Another novelty in the Belgian judicial landscape: the future Brussels International Business Court (“BIBC”)
Estimated time to read this article2 min
Date of publication20 June 2018
Author(s)Steven Callens, Rafaël Jafferali, Fanny Laune
CategoriesCommercial Law, Civil Law and Consumer Law, Dispute resolution
On 15 May 2018, the Belgian Government filed a draft law concerning the implementation of a new specialised English-speaking court in Brussels: the Brussels International Business Court (“BIBC”).
The Belgian Parliament is currently reviewing the draft law. The Government intends to ensure the entry into force of the law on 1st January 2020 at the latest.
The Government’s objective and motivation
The recent economic and politic evolutions both at the national and international levels, combined with the Brexit, will lead to an increase of international commercial disputes.
For Brussels to maintain its central position on the European and international business scene, the Government has considered necessary to set up a new English-speaking State Court, which will give the opportunity to business actors to bring their cross-border disputes in the capital of Europe.
In other words, inspired by similar initiatives in the Netherlands and other European countries, the Belgian Government is hoping to make Brussels the new hub for international commercial disputes.
Overview of the BIBC based on the draft law
The BIBC will have jurisdiction over disputes meeting the following cumulative conditions:
(i) International disputes, i.e.:
- When parties have their usual residence or establishment in different States;
- When the location where a substantial part of the commercial obligations or the location with which the dispute has the closest links is established in another State than the state of the principal residence/establishment of the parties;
- When parties expressly agree on the international character of their dispute; or
- When the dispute must be solved using foreign law;
(ii) between enterprises (i.e. any person who pursues an economic goal, including public enterprises) and concerning an economic act (performed in pursuing this economic goal);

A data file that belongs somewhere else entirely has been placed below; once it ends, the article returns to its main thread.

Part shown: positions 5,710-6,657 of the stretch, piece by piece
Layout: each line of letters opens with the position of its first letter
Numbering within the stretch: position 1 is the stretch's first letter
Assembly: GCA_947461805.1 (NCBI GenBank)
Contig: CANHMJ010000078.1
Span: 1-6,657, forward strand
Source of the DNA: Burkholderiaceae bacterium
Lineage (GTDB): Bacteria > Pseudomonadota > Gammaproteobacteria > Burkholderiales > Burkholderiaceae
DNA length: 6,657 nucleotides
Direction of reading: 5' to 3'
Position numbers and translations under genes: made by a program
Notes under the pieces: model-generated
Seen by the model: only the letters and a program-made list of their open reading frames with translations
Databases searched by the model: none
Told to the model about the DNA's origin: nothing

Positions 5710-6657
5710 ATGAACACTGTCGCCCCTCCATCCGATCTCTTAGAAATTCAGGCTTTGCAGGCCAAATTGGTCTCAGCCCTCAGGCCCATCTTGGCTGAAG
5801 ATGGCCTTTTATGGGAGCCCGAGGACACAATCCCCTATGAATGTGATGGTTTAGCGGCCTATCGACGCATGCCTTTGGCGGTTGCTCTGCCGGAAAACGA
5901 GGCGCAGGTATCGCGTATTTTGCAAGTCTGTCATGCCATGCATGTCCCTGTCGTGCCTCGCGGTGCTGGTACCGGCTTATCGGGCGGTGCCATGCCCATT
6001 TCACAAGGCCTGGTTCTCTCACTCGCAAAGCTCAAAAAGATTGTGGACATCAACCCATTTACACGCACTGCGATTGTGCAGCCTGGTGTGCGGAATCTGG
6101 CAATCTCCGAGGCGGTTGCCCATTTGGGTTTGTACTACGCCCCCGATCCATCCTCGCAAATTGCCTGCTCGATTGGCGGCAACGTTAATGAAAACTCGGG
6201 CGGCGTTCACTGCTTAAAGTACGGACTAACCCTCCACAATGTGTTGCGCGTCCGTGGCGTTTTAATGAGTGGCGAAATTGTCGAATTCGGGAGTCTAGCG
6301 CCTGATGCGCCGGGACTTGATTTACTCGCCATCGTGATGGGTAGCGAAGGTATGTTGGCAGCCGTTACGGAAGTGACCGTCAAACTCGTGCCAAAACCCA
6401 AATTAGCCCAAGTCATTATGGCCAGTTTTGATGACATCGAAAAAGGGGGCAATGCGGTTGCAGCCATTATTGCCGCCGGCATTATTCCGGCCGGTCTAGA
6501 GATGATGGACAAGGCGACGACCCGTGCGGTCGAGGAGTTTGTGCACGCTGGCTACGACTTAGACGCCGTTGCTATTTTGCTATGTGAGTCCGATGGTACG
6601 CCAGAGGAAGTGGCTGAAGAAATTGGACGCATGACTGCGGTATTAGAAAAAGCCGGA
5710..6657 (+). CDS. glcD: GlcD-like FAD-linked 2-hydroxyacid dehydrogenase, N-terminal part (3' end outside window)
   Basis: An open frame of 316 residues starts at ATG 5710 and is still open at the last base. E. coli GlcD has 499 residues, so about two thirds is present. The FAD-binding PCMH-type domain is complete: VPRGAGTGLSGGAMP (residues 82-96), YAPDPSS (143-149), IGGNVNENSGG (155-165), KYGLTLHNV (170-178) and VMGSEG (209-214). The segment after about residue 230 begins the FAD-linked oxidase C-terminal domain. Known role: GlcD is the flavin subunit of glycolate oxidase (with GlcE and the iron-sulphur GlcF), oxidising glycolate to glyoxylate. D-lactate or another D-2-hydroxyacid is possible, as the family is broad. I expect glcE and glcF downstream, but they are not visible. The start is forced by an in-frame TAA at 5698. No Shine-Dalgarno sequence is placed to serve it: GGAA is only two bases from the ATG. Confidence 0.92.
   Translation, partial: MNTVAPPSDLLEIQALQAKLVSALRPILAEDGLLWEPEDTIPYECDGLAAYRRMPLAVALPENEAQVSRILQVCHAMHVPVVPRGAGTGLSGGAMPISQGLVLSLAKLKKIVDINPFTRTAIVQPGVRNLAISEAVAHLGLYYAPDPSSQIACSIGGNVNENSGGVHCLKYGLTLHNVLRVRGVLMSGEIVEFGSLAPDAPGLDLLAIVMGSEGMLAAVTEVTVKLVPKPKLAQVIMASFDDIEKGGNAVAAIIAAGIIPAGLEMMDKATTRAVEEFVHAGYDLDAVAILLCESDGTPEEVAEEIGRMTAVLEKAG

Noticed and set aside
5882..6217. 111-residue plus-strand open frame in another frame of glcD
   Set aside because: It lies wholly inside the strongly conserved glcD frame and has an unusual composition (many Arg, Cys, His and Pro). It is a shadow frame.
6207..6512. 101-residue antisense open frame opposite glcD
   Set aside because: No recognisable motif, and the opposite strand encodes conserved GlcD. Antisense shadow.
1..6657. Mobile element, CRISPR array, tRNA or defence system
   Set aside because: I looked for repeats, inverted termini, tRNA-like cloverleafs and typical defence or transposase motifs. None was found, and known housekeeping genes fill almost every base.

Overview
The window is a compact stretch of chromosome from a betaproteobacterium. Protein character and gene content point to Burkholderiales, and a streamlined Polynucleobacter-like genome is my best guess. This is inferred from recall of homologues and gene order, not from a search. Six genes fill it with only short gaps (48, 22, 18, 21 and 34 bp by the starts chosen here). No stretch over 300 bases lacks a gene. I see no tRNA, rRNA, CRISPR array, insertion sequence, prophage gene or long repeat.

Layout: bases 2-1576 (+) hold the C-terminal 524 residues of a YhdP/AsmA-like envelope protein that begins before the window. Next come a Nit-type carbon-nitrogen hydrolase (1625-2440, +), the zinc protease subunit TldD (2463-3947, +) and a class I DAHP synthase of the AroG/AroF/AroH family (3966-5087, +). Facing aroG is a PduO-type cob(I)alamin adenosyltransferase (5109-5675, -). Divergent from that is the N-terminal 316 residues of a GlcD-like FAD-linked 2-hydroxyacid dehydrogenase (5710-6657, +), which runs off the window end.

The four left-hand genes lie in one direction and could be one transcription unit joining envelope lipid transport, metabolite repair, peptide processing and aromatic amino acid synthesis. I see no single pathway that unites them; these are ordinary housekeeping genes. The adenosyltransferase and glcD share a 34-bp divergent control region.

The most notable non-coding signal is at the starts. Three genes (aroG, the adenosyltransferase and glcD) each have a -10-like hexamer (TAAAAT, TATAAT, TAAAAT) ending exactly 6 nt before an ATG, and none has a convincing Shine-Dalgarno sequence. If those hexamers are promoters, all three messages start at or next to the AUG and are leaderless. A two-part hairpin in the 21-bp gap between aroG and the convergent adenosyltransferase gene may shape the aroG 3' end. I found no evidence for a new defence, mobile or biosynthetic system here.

(iii) and over which another court does not have exclusive jurisdiction;
(iv) provided that all parties have agreed on the BIBC’s jurisdiction, e. when the BIBC jurisdiction has been provided for in (a clause of) the agreement or when the case is referred to the BIBC by another court that acknowledged the parties’ agreement on its jurisdiction.
The BIBC will be composed of:
(i) One professional judge: the “President”, who will be elected amongst Belgian judges and;
(ii) Two non-professional judges: the “Judges in the BIBC”, who will be chosen by the President amongst Belgian and foreign experts in international business law.
3) Main characteristics of the proceedings
Language: exclusively in English.
Procedural rules sensu stricto: application mutatis mutandis of the UNCITRAL Model Law on International Commercial Arbitration.
Rules on the merits: either the law chosen by the parties or, in the absence of choice, the law that is applicable pursuant to the relevant conflict of law rules.
Interim measures? The BIBC can take interim measures.
Costs: Self-financing via substantial registration fees (to be determined by Royal Decree). Hence, the BIBC’s procedural costs will be much higher than before other Belgian courts.
Appeal? No appeal against a BIBC’s decision. The judgments can only be challenged through extraordinary appeals (e.g. third-party proceedings, appeal on points of law before the Court of Cassation…).
The Council of State pointed out some drawbacks of the BIBC and of its procedural rules, notably in light of the constitutional principles of equality and non-discrimination.
In this regard, they noted, in particular:
- the use of a unique language which is not one of the three Belgian national languages,
- the absence of a right to appeal,
- the very high costs of the proceedings.
However, the Government seems determined to have this new English-speaking State Court enter into action in a very near future.
Needless to say, we will keep you posted.
For any question or assistance, please contact Fanny Laune, Rafaël Jafferali or Steven Callens
+32 (0)2 543 70 80
 The Belgian code of civil procedure will not be applicable except when expressly provided.